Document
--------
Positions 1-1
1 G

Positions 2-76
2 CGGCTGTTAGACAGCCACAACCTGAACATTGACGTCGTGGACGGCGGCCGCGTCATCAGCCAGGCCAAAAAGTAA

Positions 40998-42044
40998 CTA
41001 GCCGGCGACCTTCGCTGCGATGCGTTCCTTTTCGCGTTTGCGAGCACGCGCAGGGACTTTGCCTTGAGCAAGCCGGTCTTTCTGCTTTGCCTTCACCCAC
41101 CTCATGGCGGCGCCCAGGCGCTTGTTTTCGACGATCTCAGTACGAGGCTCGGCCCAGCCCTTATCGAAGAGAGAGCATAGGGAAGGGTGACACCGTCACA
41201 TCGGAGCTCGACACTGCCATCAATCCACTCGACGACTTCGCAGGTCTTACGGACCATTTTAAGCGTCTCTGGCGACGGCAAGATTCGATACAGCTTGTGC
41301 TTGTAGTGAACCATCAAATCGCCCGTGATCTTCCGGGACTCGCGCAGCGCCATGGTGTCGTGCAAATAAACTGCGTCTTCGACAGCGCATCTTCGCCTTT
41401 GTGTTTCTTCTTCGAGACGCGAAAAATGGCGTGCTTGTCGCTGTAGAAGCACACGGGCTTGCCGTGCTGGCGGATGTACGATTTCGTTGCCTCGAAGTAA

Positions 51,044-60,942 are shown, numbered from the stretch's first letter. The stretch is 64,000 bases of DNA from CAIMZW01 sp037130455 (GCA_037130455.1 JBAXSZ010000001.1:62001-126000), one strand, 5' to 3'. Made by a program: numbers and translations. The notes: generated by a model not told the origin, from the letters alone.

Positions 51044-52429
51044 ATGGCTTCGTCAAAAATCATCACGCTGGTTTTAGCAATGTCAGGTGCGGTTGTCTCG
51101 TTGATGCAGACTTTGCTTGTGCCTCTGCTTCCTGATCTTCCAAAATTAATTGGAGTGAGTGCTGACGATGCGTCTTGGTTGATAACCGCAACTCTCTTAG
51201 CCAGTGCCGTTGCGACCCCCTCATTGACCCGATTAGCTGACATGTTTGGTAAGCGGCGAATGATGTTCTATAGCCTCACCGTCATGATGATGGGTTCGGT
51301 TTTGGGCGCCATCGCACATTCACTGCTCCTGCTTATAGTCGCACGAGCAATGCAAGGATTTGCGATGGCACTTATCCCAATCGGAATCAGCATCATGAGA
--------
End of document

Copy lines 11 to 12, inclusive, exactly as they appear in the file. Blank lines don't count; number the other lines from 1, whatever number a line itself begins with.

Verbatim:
41401 GTGTTTCTTCTTCGAGACGCGAAAAATGGCGTGCTTGTCGCTGTAGAAGCACACGGGCTTGCCGTGCTGGCGGATGTACGATTTCGTTGCCTCGAAGTAA

Positions 51,044-60,942 are shown, numbered from the stretch's first letter. The stretch is 64,000 bases of DNA from CAIMZW01 sp037130455 (GCA_037130455.1 JBAXSZ010000001.1:62001-126000), one strand, 5' to 3'. Made by a program: numbers and translations. The notes: generated by a model not told the origin, from the letters alone.